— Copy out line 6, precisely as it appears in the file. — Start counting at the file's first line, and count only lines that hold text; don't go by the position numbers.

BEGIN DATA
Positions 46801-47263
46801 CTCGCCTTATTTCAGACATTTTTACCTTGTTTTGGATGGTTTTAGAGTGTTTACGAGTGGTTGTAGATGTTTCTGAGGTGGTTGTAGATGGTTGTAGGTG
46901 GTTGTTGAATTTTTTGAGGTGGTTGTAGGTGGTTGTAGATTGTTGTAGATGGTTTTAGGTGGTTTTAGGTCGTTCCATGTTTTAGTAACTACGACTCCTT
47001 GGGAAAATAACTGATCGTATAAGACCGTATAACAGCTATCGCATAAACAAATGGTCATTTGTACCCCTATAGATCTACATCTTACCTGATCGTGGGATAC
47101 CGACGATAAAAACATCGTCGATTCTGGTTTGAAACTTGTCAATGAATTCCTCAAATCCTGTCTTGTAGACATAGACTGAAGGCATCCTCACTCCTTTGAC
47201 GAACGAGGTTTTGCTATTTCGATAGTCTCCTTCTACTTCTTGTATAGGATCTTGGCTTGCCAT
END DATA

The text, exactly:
47201 GAACGAGGTTTTGCTATTTCGATAGTCTCCTTCTACTTCTTGTATAGGATCTTGGCTTGCCAT